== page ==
"There was a small tear," Ramirez said in Spanish. "That's why we did the injection, because they saw that it wasn't too serious. It was serious, but not too serious. The injection can heal the ligament."
Ramirez received the injection on Aug. 24 and said he will wait six weeks before returning for a checkup. He said Tommy John surgery has not yet been presented as an option, and he is hopeful that he will be able to resume throwing in November.
Richards and left-hander Andrew Heaney both received stem-cell injections after suffering UCL tears last year, but the procedure only worked for Richards. Heaney did not see sufficient progress in his elbow, forcing him to opt for Tommy John surgery, which sidelined him for more than 13 months.
Before the elbow injury, Ramirez had logged a 4.15 ERA over 147 1/3 innings across 27 appearances for the Angels in his first full season as a starter. The 29-year-old had worked exclusively out of the bullpen in his first three years in the Majors, but the Angels brought him to Spring Training as a starter and inserted him into their rotation in April.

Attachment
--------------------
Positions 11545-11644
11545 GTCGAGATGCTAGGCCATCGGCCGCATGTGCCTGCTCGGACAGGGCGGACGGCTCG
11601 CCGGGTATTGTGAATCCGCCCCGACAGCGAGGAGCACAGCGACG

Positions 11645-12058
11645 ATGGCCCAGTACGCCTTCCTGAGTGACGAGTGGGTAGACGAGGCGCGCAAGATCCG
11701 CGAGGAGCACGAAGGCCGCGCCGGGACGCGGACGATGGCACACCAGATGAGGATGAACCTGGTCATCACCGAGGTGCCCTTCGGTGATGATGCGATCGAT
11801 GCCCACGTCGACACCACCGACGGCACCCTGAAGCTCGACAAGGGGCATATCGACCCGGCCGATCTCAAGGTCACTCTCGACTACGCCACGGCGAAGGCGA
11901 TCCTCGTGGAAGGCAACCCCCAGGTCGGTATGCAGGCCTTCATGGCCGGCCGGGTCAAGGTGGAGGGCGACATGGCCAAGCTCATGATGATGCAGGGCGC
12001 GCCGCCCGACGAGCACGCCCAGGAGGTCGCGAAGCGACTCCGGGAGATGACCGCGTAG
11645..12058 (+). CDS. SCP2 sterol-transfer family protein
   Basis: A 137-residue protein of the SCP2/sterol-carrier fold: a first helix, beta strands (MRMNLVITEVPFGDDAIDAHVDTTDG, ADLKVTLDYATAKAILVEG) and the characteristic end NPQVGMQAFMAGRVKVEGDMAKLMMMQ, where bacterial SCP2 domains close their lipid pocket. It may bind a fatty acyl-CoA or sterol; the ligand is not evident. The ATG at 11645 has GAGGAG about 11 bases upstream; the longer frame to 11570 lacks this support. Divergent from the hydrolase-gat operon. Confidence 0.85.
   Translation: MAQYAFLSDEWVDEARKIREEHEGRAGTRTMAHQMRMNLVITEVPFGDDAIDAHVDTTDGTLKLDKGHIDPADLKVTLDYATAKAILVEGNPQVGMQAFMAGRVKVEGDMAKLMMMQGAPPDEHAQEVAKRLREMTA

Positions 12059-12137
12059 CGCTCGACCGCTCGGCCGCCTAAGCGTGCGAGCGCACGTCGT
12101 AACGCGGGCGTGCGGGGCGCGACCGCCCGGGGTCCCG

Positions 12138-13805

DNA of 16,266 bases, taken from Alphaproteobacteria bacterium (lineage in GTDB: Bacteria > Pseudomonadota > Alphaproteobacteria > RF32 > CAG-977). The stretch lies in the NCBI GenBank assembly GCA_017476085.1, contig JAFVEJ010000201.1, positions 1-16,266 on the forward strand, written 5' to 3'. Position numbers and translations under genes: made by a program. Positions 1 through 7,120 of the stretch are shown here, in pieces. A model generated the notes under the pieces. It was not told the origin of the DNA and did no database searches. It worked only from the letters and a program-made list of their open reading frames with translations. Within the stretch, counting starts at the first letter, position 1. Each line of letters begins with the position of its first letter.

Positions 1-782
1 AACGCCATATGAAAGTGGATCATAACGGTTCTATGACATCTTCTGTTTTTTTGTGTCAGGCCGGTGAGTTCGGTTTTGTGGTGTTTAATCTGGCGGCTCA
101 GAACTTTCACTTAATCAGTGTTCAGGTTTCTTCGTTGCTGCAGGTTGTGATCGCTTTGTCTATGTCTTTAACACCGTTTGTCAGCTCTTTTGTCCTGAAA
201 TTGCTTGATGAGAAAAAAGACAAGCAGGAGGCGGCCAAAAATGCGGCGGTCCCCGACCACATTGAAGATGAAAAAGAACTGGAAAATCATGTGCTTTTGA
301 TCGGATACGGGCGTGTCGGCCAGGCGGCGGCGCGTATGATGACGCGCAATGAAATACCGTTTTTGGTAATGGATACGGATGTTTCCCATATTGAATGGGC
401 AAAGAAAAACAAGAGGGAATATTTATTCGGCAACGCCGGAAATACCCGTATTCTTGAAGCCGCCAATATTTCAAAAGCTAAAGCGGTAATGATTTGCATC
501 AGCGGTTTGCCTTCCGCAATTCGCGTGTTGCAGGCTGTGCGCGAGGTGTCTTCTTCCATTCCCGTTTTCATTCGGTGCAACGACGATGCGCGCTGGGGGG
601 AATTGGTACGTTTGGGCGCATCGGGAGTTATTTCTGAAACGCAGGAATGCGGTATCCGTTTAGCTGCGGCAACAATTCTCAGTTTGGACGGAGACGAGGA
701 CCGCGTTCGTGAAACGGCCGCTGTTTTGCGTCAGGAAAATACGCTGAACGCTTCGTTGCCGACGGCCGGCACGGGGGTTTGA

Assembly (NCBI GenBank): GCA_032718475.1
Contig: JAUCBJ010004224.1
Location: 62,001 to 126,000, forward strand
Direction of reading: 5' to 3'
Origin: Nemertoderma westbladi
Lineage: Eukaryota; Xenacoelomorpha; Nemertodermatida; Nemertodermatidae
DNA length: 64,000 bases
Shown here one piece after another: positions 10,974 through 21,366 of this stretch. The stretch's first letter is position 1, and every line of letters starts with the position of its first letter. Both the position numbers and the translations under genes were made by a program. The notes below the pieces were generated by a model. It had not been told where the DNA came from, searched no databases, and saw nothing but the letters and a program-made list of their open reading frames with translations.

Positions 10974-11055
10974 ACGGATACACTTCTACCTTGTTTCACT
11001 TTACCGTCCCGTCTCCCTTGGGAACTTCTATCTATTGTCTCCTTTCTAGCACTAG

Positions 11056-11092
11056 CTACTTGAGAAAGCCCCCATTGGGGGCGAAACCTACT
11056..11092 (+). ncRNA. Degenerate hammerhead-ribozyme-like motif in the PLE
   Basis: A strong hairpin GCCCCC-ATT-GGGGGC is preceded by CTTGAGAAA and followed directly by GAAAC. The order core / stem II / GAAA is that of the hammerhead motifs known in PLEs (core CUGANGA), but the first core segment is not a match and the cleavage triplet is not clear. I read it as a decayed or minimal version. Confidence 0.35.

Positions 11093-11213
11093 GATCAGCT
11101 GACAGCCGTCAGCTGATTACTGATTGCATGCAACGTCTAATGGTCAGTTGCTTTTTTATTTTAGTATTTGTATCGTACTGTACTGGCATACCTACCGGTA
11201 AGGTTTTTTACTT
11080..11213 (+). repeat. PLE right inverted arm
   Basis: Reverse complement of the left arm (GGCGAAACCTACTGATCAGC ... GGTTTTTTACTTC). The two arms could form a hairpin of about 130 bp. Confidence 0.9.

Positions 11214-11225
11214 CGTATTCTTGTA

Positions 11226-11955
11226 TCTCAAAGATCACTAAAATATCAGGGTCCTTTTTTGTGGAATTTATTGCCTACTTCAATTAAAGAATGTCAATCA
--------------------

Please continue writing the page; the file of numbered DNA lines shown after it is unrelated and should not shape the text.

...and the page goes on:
Ramirez pitched nearly double the innings that he did last year, far exceeding his previous career high of 78 2/3 innings, but he said he didn't think the increased workload necessarily led to his UCL tear.
"Honestly, I don't think so," Ramirez said. "The doctor said that it's something that could have maybe been happening over the course of the last two or three years. Last year I threw a lot of innings as a reliever, and this year I doubled what I threw last year. It could have had something to do with it, but I can't say that for sure."
Maria Guardado covers the Angels for MLB.com. This story was not subject to the approval of Major League Baseball or its clubs.